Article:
Connecticut has become the latest US state to sue Eli Lilly after claiming that the firm marketed the antipsychotic Zyprexa for unapproved off-label uses,and hid side effects such as weight gain and diabetes.

Announcing the lawsuit, the state’s Attorney General Richard Blumenthal issued a scathing statement saying that Lilly “allegedly corrupted physicians, pharmacies and administrators at nursing homes and youth detention centres as part of a massive illegal marketing campaign” to promote Zyprexa (olanzapine), notably among children, for anxiety, depression and attention-deficit hyperactivity disorder. He adds that the firm also “dangerously concealed risks associated with Zyprexa”, which was only approved for schizophrenia, including diabetes, cardiovascular problems and significant weight gain.

Mr Blumenthal goes on to claim that “through a complex series of illegal rackets and lies, Eli Lilly built a multi-billion dollar drug enterprise at the expense of taxpayers, consumers and patient lives”. He then says that he is seeking to “recover millions of taxpayer and consumer dollars”, around $190 million, that was “improperly spent” on Zyprexa.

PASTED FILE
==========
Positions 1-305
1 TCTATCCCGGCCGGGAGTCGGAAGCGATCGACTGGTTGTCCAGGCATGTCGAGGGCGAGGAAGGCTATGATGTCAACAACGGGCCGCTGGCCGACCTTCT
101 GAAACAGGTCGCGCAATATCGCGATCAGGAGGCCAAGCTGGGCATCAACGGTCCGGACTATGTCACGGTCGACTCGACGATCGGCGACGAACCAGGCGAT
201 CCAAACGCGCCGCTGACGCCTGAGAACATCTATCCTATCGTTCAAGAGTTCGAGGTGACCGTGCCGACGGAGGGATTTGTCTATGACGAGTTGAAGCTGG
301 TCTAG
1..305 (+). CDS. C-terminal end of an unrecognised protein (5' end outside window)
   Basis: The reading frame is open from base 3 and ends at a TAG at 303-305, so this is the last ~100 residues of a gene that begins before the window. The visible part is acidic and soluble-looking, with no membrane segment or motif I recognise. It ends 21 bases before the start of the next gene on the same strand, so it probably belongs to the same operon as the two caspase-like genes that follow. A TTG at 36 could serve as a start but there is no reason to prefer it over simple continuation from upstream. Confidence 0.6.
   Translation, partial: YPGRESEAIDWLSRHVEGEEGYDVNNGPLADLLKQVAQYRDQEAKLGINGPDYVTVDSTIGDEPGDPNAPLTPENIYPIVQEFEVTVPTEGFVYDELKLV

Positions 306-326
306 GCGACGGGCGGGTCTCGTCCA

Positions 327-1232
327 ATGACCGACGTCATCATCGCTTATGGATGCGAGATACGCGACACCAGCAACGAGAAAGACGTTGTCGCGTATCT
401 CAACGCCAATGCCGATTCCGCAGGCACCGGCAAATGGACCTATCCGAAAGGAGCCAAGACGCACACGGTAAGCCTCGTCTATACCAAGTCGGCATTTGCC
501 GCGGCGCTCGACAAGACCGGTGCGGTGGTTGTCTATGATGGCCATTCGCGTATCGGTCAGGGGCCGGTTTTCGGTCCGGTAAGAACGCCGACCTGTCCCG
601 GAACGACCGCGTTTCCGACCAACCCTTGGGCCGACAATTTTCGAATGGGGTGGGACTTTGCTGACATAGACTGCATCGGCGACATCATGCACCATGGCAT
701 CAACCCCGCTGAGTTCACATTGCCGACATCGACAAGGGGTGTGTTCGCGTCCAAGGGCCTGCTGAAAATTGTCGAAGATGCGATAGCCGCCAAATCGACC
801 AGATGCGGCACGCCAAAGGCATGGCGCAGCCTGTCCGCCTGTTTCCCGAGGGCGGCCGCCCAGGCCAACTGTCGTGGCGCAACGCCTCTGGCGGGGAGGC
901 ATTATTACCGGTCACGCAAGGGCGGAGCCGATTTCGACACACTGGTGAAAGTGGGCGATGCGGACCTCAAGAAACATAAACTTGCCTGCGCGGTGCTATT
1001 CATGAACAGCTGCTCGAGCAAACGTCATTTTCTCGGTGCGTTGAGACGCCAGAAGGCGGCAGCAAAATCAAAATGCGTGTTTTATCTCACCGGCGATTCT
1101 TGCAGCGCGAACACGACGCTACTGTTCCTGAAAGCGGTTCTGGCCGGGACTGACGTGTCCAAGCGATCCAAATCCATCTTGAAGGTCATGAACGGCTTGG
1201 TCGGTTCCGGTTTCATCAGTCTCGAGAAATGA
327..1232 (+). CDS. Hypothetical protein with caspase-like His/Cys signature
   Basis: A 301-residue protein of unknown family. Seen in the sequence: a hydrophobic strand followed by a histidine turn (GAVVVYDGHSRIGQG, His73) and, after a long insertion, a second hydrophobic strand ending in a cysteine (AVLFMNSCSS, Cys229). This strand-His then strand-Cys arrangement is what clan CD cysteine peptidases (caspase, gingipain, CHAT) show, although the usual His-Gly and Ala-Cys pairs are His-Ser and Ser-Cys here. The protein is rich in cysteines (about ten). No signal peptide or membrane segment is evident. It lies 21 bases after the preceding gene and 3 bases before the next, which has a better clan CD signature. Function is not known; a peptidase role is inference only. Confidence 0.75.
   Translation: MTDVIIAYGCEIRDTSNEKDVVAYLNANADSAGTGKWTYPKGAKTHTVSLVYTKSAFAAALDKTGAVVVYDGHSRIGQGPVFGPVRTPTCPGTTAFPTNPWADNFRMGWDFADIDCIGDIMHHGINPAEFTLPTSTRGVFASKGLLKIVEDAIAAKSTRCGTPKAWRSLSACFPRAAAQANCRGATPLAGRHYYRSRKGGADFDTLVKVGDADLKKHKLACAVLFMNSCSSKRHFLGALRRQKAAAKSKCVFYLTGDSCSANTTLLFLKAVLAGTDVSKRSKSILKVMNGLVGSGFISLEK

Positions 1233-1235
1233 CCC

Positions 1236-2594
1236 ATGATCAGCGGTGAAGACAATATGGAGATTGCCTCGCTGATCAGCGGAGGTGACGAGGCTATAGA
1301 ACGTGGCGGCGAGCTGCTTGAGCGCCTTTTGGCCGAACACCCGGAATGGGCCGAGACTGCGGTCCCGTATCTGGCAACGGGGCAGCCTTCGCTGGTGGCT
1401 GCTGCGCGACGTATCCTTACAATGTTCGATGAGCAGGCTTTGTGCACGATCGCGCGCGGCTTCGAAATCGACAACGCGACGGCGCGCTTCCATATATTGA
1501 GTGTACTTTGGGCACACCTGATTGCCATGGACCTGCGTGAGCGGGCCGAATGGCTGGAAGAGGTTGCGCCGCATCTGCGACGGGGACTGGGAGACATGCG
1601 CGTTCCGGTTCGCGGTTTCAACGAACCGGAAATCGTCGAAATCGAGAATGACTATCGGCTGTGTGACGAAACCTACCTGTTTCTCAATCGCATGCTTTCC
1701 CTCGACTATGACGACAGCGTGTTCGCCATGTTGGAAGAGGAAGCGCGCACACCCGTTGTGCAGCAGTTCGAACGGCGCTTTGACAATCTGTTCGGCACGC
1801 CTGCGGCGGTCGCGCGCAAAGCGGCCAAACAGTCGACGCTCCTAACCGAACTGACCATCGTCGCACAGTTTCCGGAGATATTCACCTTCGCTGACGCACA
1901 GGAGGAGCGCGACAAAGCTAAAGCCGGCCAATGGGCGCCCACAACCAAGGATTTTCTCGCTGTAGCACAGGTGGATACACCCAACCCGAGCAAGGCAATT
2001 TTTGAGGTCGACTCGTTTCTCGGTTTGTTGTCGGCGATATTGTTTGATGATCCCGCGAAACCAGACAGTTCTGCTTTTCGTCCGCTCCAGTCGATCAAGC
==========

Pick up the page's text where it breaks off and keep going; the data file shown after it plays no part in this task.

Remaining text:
Warming to his subject, Mr Blumenthal argues that Lilly “adopted a sick marketing mindset: profits over patients, sales over safety”. He concludes by saying that “driven by fierce greed”, the company “corrupted doctors, pharmacies and public officials nationwide who easily abandoned integrity and decency for self-enrichment”.

The Connecticut case comes just as a similar suit in Alaska has gone to trial. The latter state is also seeking hundreds of millions of dollars to recover costs to Medicaid for treating diabetes, high blood sugar and significant weight gain in patients that it claims suffered because of taking Zyprexa, which had sales in the fourth quarter last year of $1.27 billion, up 10%.

Eight other US states have filed suit over Zyprexa and Lilly is currently in talks with the Attorney General in Philadelphia and several states regarding a possible settlement. However the company has continually stated that the claims in the lawsuit are without merit and it markets its products only for approved usage.